A Math Museum's Twists To Conquer Fear And Loathing Of *That* Subject

Hands-on learning
Hands-on learning
Sebastian Krass

GIESSEN — It will make you crazy — the pyramid simply does not want to fit into the glass cube. Melih turns it again, this time just a little, and then sticks it in the open side of the cube again. No luck. He tries more forcefully, pressing down on the pyramid. But the fifth grader’s strength is not enough to break a law of mathematics.

Just as Melih is about to give up, it works. He’d turned the pyramid exactly right, so that its edge aligned with the cube’s diagonal, and it slipped right in. Instead of frustration, he now sports a satisfied grin. “It was pretty hard to twist it right,” the boy says.

The theme of Melih’s class visit to the interactive Math Museum in the central German city of Giessen is “shapes.” It’s a place to “experience math without pressure or fear.” That’s the way it’s described by Albrecht Beutelspacher, a mathematics professor at the University of Giessen and the museum’s founder.

The Aha! approach

There are no equations to solve here, just little experiments. “You can’t solve them with patience or luck. There is a little trick,” Beutelspacher explains. “And when you figure it out, there is an aha moment.” Those moments hold the potential to bring the visitor closer to math, and the museum has indeed won several prizes for its methods since opening in 2002. It attracts about 150,000 visitors per year — around 400 per day.

“Pressure” and “fear” are two words that many schoolchildren associate with math.
And according to Stuttgart math professor Christian Hesse, it is also the most loathed subject in school.

German parents spend around 1.5 billion euros per year for tutoring, estimates the After School Help Schools professional group. “More than half of that is for math,” says Cornelia Sussieck, the group’s chairwoman. That proportion has been steady for years, so there must be something wrong with the way math is taught in German schools. But are people aware of the problem, and do they have the will to change it?

Critics say that traditional math classes concentrate excessively on exercises and equations. Kids often don’t understand what the point is. They don’t have the freedom to experience math on their own, with teachers to help them understand the concepts.

“There is math hidden in every church tower and traffic sign,” Beutelspacher says.

A thing of joy?

At the entrance of the math museum, there’s a red carpet with the words Math Makes You Happy” written on it. As one ninth grade girl sees that, she touches her head in disbelief. It would be like writing, “Vacuuming makes you happy.”

Zita Sprengard is the girl’s math teacher and knows that her subject has a problem that even beautiful concepts and museums can’t solve: Math is part of school, and school takes time away from the rest of life. At least that’s how many young people think, and it’s the framework that teachers have to work with, especially when it comes to math. “We are trying different, better ways to teach things,” Sprengard says.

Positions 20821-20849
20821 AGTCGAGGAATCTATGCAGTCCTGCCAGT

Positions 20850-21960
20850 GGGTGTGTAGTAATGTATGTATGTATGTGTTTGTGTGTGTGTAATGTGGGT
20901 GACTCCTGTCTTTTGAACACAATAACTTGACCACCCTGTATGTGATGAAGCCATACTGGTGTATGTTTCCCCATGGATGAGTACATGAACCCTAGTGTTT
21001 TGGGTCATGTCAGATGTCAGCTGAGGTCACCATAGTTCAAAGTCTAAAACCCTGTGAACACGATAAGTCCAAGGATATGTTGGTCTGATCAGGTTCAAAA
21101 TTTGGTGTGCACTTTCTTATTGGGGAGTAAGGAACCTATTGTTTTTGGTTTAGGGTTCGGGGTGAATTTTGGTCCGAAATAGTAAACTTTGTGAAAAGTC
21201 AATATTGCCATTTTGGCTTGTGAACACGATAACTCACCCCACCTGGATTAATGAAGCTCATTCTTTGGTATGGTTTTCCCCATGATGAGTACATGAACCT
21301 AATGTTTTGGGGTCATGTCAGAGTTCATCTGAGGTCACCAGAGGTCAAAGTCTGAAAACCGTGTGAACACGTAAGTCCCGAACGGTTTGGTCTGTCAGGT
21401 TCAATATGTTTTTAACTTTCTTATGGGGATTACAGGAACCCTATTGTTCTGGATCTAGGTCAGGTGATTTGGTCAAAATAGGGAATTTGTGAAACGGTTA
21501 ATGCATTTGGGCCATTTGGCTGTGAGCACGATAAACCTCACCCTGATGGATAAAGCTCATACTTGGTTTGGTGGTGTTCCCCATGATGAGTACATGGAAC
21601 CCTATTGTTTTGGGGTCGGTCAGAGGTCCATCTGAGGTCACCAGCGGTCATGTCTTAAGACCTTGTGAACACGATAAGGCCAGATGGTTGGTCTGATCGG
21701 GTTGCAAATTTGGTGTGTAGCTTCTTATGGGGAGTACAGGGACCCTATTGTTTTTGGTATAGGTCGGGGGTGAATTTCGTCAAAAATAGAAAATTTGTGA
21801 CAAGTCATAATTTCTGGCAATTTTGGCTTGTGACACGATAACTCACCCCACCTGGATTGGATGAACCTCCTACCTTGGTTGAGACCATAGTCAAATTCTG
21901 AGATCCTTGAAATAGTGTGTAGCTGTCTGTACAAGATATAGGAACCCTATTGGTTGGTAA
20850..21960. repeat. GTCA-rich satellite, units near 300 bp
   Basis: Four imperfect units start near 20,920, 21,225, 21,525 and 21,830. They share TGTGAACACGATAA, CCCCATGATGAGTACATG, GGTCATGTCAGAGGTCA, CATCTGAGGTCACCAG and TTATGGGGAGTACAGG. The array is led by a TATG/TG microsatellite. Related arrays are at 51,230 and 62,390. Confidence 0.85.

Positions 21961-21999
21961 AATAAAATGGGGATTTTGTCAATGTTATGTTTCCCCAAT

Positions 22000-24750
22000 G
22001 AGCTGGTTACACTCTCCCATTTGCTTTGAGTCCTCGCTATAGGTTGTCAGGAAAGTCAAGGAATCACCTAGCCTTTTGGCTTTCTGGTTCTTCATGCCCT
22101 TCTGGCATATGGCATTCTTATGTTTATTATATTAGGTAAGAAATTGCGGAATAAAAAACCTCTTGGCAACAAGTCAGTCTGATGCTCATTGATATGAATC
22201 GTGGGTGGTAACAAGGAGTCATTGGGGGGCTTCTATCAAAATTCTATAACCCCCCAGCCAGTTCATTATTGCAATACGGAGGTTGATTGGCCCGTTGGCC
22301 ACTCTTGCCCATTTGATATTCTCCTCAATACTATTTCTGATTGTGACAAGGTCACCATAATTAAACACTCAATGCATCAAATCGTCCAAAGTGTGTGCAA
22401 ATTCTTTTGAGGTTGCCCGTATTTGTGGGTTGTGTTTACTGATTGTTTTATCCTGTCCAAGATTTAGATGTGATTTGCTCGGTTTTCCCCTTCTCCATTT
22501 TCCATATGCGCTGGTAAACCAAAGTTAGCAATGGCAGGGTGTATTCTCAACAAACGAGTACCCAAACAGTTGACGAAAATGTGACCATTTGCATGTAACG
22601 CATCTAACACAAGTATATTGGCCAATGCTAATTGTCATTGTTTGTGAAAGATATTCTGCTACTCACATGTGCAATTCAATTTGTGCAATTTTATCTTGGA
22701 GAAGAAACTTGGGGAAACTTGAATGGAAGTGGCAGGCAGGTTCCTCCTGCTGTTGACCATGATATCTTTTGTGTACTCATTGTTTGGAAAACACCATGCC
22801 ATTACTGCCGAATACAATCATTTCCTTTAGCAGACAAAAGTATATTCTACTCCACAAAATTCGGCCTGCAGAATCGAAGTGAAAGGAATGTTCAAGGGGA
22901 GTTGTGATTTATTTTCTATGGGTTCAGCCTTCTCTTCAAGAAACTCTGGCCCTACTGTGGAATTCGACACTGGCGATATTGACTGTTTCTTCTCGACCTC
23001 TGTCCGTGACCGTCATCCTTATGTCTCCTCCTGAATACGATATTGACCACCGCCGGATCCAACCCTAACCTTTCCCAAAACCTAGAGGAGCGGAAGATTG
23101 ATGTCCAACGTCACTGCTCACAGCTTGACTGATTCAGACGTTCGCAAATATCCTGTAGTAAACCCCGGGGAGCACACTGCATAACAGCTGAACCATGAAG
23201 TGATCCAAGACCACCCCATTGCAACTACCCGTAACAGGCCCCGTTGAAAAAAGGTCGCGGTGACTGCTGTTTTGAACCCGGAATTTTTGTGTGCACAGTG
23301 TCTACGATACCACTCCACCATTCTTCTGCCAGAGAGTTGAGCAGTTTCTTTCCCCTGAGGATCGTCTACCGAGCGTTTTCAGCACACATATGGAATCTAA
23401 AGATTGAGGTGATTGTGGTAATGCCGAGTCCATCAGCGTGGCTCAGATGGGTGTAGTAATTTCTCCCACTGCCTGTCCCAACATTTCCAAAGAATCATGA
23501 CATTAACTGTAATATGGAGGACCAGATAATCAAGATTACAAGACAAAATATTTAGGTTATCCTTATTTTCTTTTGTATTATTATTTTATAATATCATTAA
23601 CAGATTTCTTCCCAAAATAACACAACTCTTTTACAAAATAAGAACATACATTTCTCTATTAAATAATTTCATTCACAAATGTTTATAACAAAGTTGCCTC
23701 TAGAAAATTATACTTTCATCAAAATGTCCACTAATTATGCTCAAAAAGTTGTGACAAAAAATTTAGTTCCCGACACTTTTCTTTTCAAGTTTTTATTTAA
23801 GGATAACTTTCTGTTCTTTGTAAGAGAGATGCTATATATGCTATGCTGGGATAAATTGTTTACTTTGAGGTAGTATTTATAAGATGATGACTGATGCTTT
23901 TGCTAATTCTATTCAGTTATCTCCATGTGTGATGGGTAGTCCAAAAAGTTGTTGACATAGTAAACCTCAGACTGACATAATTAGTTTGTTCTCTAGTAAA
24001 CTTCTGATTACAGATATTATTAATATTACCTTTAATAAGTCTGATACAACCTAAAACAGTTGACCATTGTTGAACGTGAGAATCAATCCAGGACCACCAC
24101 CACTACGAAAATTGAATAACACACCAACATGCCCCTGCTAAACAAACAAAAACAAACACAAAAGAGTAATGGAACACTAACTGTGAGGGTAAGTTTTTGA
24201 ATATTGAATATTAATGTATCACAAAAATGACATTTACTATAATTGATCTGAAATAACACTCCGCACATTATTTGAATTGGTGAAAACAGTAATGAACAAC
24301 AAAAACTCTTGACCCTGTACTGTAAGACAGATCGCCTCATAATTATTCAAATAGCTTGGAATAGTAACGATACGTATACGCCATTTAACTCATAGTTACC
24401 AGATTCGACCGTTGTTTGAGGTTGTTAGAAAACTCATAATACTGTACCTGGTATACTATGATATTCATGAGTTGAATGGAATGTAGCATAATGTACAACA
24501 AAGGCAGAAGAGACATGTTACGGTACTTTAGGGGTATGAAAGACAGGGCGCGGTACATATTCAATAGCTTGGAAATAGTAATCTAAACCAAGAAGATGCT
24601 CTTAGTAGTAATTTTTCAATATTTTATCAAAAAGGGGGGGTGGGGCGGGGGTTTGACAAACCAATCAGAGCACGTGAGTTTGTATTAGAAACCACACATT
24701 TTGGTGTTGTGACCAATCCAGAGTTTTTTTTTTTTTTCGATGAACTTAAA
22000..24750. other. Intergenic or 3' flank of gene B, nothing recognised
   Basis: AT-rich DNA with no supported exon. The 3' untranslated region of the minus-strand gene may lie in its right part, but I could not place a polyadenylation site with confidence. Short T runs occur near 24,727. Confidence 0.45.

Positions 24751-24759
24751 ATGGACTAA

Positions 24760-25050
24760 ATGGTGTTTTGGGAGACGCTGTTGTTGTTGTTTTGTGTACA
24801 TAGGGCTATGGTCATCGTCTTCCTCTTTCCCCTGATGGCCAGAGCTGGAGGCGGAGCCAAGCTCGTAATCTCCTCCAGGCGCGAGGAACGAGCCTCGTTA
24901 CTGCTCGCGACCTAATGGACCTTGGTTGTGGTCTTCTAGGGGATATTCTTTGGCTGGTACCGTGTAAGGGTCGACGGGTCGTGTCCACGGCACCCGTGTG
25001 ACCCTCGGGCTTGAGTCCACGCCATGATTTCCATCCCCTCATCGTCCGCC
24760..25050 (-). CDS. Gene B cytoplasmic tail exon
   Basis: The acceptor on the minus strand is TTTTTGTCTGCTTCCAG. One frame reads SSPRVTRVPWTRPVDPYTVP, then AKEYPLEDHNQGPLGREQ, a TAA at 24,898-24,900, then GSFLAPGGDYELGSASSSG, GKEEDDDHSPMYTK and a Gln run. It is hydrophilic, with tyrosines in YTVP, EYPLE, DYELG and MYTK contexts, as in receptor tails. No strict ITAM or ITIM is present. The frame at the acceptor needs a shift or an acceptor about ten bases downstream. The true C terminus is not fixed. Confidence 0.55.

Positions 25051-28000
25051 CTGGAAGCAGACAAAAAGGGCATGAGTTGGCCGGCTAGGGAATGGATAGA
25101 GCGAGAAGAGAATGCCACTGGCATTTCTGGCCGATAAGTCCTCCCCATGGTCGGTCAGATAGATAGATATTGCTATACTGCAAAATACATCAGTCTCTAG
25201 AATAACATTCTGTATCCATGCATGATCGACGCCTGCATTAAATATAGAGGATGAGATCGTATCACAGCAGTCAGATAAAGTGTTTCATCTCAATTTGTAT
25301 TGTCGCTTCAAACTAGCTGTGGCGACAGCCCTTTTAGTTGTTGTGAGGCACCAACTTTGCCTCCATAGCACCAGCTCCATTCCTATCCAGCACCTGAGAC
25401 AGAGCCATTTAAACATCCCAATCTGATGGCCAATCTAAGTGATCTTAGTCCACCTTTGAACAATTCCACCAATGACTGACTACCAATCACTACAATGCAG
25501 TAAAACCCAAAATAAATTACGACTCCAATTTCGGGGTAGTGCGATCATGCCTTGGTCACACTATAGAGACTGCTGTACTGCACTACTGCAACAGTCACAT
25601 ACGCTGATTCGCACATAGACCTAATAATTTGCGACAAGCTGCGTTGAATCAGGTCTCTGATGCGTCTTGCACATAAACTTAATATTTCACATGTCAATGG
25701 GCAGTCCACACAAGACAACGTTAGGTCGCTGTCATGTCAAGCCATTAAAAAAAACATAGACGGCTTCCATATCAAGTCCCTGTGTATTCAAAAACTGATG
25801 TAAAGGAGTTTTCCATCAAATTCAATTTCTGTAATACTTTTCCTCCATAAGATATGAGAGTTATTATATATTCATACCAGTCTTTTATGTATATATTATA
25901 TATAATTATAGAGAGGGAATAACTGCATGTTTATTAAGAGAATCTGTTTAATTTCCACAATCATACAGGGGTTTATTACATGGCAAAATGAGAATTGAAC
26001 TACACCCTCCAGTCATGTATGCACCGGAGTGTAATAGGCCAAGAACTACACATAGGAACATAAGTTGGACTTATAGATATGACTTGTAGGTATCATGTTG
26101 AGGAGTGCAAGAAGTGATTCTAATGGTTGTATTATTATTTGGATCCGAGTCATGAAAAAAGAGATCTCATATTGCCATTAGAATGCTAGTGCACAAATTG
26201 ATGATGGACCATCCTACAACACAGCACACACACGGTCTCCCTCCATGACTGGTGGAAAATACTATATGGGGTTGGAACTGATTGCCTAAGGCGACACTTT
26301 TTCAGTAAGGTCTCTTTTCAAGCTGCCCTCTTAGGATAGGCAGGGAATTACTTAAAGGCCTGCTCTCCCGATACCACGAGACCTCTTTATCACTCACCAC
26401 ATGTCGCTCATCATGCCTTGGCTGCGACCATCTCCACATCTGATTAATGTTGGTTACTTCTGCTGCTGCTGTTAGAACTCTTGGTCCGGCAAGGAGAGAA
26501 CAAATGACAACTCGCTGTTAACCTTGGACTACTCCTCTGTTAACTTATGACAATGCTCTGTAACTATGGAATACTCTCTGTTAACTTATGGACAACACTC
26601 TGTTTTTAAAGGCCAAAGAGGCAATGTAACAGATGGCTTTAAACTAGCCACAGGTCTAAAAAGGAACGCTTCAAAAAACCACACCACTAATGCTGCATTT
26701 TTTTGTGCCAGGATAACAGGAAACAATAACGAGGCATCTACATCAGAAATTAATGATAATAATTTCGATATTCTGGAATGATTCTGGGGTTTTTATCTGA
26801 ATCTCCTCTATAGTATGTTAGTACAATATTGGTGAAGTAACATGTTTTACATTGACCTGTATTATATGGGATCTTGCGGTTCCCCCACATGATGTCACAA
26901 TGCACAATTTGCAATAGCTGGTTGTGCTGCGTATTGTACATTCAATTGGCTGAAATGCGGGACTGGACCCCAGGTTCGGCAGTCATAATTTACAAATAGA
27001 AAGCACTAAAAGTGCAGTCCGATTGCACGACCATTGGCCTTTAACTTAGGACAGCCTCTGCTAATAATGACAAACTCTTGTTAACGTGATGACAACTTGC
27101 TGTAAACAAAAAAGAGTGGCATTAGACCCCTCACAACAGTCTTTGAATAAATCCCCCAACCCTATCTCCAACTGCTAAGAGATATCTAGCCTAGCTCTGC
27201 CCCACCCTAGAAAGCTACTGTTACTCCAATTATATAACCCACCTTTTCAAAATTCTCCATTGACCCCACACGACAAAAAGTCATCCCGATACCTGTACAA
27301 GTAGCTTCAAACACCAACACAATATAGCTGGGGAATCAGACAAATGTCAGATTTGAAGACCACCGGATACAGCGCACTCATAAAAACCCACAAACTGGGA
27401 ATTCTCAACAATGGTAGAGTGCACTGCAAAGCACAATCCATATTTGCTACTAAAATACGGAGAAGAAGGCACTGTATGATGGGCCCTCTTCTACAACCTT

Last year, she taught her students how to calculate volume. “We gave the students the task of designing and building packaging for one liter of fruit juice, as if they were in a design studio. And they had to show how they had done the calculations. There were some cool things that came out of it, and at the end we had an exhibition at the school.”

This year, she is working on the theme of variables, and she started the year with a trip to the Math Museum to try to find a good approach. There’s a game that might help: It’s a graph that students control by standing on numbers on the floor. The goal is to copy another graph that is constantly changing. The students jump back and forth from the numbers on the ground, with the aim of understanding independent and dependent variables in an equation.

Two hours later the visit is over, and back in school the teachers will see and test if anything has stuck. Sprengard has resolved to make the most of the Math Museum experience during her lessons.

Amazement isn’t enough

Kristina Reiss, a math teacher trainer at the Technical University in Munich, appreciates the Math Museum in Giessen, but says a single visit per year isn’t enough to sustain student interest in the subject. “Amazement won’t make anyone smarter,” she says.

Beutelspacher says that math teachers have a particularly tricky task. “Math is the subject in which there is the clearest difference between right and wrong. That’s good, but it’s also merciless,” notes the museum founder. “There is a danger that the teacher will become the Lord of Right and Wrong. Power creates fear.”

The discussion about how to rid math of its bad reputation has been going on for a long time. Beutelspacher and Reiss both stress that things are much better now than they were 20 years ago. Reiss says that in the early grades math instruction is going quite well. “The problems begin in puberty. The math gets more abstract then, and at the same time the kids are going through a difficult personal phase,” she says.